EDIT: The program was on read only rope memory that was woven by the women. The read wrote was core memory.

It was in fact 16 bit and just above 1mhz. However, the architecture was extremely robust.

Edited by dwilawyer

Share this post


Link to post
Share on other sites
Here is the accepted standard everyone is working with.

 

Fully agreed.  I have a copy.  But it isn't what the PUBLIC is working with.  Tesla is at L3...the guy should have been fully engaged watching what was happening.  He was operating an L3 car in L4 mode.  His death will help it get to L4 and serve as a warning to those who get too complacent too fast.  Tesla has all the L4 elements in place, EXCEPT field proven software.  That will come swiftly. 

 

Given the irrationality of much of the public about this technology I still have fears this death will set it back more than it should.  Operated properly the Tesla in autopilot has all the basics of the car that will reduce accidents 90%.  My "guess" would be that with human intervention like he should have been ready to provide the car is likely already at least 70% safer than any human operated vehicle.

 

Dave

Share this post


Link to post
Share on other sites

A moonshot is a walk in the park, computationally, by comparison. The Apollo computers were 20 MHz 16 bit processors that used 64k of magnetic core memory. That's it . 64 kilobytes of memory, total. No bulk storage. 3 of them onboard for redundancy.

 

There was no traffic or pedestrians to contend with up there either.

 

That didn't sound right, so I went and looked up the statistics. Guidance computer 2Mhz. Memory final from MIT was 2KB RAM and was 32KB ROM. It's cycle time, which I take to mean bus speed, was 1MHz.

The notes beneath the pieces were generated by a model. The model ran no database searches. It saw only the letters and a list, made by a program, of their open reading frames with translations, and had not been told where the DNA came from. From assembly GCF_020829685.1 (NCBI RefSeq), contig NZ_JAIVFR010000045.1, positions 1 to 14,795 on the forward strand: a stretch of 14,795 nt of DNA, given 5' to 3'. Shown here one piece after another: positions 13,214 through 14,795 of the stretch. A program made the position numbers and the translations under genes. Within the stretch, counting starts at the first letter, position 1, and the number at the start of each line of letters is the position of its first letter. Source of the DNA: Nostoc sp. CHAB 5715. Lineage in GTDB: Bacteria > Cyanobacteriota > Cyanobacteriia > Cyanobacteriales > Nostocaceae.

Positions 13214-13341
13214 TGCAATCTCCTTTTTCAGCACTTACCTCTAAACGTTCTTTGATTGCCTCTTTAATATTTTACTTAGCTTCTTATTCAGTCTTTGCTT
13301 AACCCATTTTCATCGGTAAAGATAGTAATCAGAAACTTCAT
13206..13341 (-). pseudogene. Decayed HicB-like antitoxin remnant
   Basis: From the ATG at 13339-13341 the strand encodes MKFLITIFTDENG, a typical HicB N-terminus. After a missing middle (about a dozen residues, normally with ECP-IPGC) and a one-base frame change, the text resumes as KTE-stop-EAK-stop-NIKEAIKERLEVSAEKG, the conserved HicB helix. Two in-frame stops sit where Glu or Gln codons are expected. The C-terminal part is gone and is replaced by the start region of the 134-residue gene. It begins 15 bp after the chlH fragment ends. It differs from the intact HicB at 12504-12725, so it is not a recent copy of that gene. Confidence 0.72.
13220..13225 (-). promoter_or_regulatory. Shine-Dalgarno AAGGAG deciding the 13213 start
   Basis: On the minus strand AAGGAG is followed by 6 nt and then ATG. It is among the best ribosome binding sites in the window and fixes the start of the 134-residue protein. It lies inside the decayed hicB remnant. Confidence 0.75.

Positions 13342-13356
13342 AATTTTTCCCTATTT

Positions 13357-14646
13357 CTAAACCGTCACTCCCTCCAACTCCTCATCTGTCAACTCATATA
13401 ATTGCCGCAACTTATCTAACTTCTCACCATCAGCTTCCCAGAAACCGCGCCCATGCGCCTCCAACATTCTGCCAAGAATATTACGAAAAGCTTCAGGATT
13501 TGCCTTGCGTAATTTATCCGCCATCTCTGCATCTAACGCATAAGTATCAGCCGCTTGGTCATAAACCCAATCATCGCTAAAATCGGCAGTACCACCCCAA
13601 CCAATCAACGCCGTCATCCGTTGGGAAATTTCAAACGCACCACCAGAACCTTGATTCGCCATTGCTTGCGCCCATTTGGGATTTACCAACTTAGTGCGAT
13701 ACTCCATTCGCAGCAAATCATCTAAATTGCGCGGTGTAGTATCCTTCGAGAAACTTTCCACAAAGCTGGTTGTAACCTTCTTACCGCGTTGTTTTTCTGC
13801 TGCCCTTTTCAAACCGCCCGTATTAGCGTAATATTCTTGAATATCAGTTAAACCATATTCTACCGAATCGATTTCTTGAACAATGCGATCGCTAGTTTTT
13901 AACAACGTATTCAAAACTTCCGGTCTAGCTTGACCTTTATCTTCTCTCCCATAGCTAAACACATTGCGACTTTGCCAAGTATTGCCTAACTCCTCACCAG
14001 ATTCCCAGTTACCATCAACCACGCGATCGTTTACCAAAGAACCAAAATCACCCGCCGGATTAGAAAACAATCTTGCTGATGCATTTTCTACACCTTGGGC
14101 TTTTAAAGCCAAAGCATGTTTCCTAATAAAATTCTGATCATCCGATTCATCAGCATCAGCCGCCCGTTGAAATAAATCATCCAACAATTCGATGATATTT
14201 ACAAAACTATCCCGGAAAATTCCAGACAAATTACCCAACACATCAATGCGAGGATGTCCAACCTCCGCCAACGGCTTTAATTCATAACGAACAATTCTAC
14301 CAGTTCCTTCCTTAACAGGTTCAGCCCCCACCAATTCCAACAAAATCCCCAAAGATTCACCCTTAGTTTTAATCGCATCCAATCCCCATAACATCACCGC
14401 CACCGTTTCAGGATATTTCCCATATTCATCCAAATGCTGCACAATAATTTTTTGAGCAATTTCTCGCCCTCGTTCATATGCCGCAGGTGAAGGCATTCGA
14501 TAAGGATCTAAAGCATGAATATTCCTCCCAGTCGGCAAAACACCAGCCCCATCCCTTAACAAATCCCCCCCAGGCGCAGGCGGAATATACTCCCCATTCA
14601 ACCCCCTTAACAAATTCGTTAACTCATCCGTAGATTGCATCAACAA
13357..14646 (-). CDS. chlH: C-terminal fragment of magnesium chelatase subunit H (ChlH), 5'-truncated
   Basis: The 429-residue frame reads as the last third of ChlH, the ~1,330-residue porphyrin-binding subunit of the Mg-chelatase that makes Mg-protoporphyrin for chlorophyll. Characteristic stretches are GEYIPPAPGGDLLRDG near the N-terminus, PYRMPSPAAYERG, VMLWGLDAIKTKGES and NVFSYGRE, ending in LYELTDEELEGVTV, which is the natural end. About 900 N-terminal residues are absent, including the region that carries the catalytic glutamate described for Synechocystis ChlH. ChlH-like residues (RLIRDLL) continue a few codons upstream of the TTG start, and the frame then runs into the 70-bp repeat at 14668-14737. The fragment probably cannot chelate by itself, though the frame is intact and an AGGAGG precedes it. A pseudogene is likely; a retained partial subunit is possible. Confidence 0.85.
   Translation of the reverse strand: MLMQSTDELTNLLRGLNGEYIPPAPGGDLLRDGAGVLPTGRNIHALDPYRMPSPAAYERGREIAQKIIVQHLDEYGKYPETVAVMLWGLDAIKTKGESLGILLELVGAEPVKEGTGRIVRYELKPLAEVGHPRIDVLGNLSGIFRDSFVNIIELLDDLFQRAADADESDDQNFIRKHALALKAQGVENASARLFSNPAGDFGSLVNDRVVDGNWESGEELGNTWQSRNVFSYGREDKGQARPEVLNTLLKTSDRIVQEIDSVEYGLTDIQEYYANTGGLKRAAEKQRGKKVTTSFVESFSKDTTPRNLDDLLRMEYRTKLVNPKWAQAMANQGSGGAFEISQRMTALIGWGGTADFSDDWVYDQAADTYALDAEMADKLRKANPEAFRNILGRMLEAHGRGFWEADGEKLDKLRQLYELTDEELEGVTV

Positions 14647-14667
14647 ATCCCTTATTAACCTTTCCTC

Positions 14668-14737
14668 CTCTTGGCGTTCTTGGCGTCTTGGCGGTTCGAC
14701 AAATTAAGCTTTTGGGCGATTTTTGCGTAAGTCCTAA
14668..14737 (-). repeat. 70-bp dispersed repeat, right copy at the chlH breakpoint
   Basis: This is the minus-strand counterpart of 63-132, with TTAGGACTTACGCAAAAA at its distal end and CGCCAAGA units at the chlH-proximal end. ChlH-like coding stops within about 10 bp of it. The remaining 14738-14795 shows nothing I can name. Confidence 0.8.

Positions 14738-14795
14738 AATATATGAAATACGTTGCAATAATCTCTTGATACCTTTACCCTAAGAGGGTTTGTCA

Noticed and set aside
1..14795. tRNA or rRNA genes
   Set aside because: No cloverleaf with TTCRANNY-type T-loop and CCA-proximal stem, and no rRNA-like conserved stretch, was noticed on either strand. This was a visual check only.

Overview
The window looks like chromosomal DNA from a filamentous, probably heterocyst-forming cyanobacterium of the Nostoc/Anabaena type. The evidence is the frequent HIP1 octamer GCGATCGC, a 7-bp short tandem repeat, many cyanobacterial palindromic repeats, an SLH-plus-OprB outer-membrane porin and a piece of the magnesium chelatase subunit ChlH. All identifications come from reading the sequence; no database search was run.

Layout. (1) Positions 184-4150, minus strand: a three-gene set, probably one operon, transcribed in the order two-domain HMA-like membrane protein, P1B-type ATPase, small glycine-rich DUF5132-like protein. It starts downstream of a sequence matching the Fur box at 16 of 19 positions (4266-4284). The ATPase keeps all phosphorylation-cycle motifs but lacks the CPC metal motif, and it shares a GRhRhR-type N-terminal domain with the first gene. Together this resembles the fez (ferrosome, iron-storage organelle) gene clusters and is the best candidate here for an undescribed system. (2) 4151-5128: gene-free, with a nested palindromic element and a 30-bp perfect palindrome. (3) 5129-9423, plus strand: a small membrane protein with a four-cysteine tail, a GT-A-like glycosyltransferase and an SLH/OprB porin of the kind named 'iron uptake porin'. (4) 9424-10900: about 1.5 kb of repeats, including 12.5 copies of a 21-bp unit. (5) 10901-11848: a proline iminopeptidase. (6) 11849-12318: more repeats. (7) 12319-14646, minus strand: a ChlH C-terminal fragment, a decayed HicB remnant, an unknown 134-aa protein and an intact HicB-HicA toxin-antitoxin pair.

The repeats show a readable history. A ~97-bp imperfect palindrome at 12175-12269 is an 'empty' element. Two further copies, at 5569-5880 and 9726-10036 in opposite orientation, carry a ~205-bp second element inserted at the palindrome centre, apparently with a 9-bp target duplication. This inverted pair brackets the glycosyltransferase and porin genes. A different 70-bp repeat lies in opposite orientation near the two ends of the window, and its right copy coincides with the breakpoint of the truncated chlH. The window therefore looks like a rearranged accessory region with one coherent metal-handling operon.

I had an IBM PC AT in 1984 with a 6MHz 80286 which I overclocked to 8MHz, and that was pushing it's limits. 

 

In 1986, Intel released the 80386DX which operated at the low end at 16MHz. Of course I had one of those as soon as it came out. Computers were my weakness in those days just like Klipsch and muscle cars are now.   :P

Edited by mustang guy

Share this post


Link to post
Share on other sites

Here is the accepted standard everyone is working with.

Fully agreed. I have a copy. But it isn't what the PUBLIC is working with. Tesla is at L3...the guy should have been fully engaged watching what was happening. He was operating an L3 car in L4 mode. His death will help it get to L4 and serve as a warning to those who get too complacent too fast. Tesla has all the L4 elements in place, EXCEPT field proven software. That will come swiftly.

Given the irrationality of much of the public about this technology I still have fears this death will set it back more than it should. Operated properly the Tesla in autopilot has all the basics of the car that will reduce accidents 90%. My "guess" would be that with human intervention like he should have been ready to provide the car is likely already at least 70% safer than any human operated vehicle.

Dave